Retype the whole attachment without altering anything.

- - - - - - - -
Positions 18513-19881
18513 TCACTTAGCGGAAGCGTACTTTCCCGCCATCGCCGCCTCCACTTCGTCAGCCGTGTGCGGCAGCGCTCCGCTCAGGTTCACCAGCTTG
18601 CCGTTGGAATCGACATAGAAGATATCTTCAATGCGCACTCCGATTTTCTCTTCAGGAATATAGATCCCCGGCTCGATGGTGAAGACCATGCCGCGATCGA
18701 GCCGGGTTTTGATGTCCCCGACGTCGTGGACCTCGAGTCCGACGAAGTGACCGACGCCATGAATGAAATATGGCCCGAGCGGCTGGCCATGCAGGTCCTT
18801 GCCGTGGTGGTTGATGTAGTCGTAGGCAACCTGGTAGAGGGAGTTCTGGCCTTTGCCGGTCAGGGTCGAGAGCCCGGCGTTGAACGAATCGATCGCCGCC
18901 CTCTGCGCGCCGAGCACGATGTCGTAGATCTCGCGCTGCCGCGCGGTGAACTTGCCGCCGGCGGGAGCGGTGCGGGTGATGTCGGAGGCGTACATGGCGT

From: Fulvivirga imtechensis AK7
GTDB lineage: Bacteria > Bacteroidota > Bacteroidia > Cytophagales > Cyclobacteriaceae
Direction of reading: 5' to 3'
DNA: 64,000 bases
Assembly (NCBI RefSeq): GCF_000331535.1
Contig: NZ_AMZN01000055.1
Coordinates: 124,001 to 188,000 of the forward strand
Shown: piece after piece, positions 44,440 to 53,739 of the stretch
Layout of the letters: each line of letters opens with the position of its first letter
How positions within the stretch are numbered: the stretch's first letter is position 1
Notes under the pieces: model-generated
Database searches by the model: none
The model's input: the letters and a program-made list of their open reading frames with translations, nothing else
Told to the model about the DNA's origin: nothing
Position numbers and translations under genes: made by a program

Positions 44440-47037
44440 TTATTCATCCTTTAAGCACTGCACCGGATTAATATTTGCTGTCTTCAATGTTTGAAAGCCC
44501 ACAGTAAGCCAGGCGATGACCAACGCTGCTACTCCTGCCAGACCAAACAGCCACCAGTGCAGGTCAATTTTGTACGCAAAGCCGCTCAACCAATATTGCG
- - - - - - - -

Positions 18513-19881
18513 TCACTTAGCGGAAGCGTACTTTCCCGCCATCGCCGCCTCCACTTCGTCAGCCGTGTGCGGCAGCGCTCCGCTCAGGTTCACCAGCTTG
18601 CCGTTGGAATCGACATAGAAGATATCTTCAATGCGCACTCCGATTTTCTCTTCAGGAATATAGATCCCCGGCTCGATGGTGAAGACCATGCCGCGATCGA
18701 GCCGGGTTTTGATGTCCCCGACGTCGTGGACCTCGAGTCCGACGAAGTGACCGACGCCATGAATGAAATATGGCCCGAGCGGCTGGCCATGCAGGTCCTT
18801 GCCGTGGTGGTTGATGTAGTCGTAGGCAACCTGGTAGAGGGAGTTCTGGCCTTTGCCGGTCAGGGTCGAGAGCCCGGCGTTGAACGAATCGATCGCCGCC
18901 CTCTGCGCGCCGAGCACGATGTCGTAGATCTCGCGCTGCCGCGCGGTGAACTTGCCGCCGGCGGGAGCGGTGCGGGTGATGTCGGAGGCGTACATGGCGT

From: Fulvivirga imtechensis AK7
GTDB lineage: Bacteria > Bacteroidota > Bacteroidia > Cytophagales > Cyclobacteriaceae
Direction of reading: 5' to 3'
DNA: 64,000 bases
Assembly (NCBI RefSeq): GCF_000331535.1
Contig: NZ_AMZN01000055.1
Coordinates: 124,001 to 188,000 of the forward strand
Shown: piece after piece, positions 44,440 to 53,739 of the stretch
Layout of the letters: each line of letters opens with the position of its first letter
How positions within the stretch are numbered: the stretch's first letter is position 1
Notes under the pieces: model-generated
Database searches by the model: none
The model's input: the letters and a program-made list of their open reading frames with translations, nothing else
Told to the model about the DNA's origin: nothing
Position numbers and translations under genes: made by a program

Positions 44440-47037
44440 TTATTCATCCTTTAAGCACTGCACCGGATTAATATTTGCTGTCTTCAATGTTTGAAAGCCC
44501 ACAGTAAGCCAGGCGATGACCAACGCTGCTACTCCTGCCAGACCAAACAGCCACCAGTGCAGGTCAATTTTGTACGCAAAGCCGCTCAACCAATATTGCG